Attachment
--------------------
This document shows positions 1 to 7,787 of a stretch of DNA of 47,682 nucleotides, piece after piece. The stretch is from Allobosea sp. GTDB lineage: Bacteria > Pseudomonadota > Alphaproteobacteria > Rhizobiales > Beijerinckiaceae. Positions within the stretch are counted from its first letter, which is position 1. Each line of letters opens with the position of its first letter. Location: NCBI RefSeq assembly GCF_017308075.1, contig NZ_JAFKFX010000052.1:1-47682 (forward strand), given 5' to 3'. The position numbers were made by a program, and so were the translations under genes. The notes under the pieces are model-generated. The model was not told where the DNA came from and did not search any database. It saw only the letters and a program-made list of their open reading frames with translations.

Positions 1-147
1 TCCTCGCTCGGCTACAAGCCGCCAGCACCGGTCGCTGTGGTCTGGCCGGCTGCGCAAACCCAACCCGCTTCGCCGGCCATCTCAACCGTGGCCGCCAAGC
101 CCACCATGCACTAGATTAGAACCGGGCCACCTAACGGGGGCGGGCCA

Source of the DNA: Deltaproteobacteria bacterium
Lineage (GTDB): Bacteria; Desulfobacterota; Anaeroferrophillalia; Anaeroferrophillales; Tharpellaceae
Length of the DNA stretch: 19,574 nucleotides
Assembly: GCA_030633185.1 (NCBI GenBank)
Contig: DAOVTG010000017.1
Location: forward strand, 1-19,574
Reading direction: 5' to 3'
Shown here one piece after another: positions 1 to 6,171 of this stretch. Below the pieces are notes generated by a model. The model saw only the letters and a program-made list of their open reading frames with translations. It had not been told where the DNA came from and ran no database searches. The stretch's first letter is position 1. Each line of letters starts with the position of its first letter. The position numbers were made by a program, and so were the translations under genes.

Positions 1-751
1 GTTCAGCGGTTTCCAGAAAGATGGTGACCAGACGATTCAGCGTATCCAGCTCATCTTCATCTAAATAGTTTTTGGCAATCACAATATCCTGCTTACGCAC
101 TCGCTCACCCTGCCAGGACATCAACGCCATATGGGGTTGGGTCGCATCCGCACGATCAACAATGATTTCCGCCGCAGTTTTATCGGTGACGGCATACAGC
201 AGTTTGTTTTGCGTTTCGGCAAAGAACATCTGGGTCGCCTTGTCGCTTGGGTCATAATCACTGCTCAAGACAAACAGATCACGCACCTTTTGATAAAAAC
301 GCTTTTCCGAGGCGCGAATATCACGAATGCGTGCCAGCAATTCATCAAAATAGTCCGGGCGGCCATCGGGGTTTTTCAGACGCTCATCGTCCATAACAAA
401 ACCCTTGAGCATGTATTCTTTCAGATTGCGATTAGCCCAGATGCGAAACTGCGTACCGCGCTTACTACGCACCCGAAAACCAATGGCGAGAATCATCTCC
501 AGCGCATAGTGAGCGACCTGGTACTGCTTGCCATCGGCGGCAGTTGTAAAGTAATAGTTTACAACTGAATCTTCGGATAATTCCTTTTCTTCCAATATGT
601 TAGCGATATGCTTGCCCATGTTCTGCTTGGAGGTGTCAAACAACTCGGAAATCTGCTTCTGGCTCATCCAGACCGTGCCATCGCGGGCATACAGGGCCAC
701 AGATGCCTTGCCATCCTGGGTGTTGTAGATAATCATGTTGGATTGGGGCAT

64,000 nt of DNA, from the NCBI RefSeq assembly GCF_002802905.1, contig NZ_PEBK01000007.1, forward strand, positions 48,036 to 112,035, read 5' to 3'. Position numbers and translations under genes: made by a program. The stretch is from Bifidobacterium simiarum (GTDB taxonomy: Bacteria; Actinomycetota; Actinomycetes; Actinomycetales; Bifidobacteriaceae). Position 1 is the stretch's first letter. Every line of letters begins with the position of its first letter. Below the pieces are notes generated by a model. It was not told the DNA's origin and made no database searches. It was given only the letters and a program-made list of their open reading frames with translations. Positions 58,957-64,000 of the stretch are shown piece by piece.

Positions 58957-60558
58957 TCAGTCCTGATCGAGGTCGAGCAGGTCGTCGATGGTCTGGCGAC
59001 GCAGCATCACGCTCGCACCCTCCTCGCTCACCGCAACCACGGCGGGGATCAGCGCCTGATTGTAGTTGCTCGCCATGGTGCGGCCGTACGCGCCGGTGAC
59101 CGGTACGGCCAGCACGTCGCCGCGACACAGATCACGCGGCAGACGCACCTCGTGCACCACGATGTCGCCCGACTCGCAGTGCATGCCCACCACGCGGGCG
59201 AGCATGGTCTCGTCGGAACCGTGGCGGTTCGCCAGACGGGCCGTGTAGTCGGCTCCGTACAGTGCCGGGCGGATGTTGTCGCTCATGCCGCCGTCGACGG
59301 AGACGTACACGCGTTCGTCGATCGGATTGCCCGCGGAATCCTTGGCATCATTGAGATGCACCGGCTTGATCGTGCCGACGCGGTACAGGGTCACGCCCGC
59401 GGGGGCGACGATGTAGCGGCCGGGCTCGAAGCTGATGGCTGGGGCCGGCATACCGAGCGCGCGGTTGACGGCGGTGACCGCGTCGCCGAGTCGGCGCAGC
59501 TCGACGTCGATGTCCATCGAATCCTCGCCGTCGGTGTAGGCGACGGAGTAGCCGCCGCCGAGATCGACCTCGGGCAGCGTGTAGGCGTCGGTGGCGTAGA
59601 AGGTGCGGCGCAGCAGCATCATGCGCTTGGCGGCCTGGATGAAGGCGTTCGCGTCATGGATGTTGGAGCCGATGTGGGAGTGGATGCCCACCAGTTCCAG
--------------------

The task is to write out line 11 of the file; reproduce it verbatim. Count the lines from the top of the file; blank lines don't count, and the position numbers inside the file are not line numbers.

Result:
Reading direction: 5' to 3'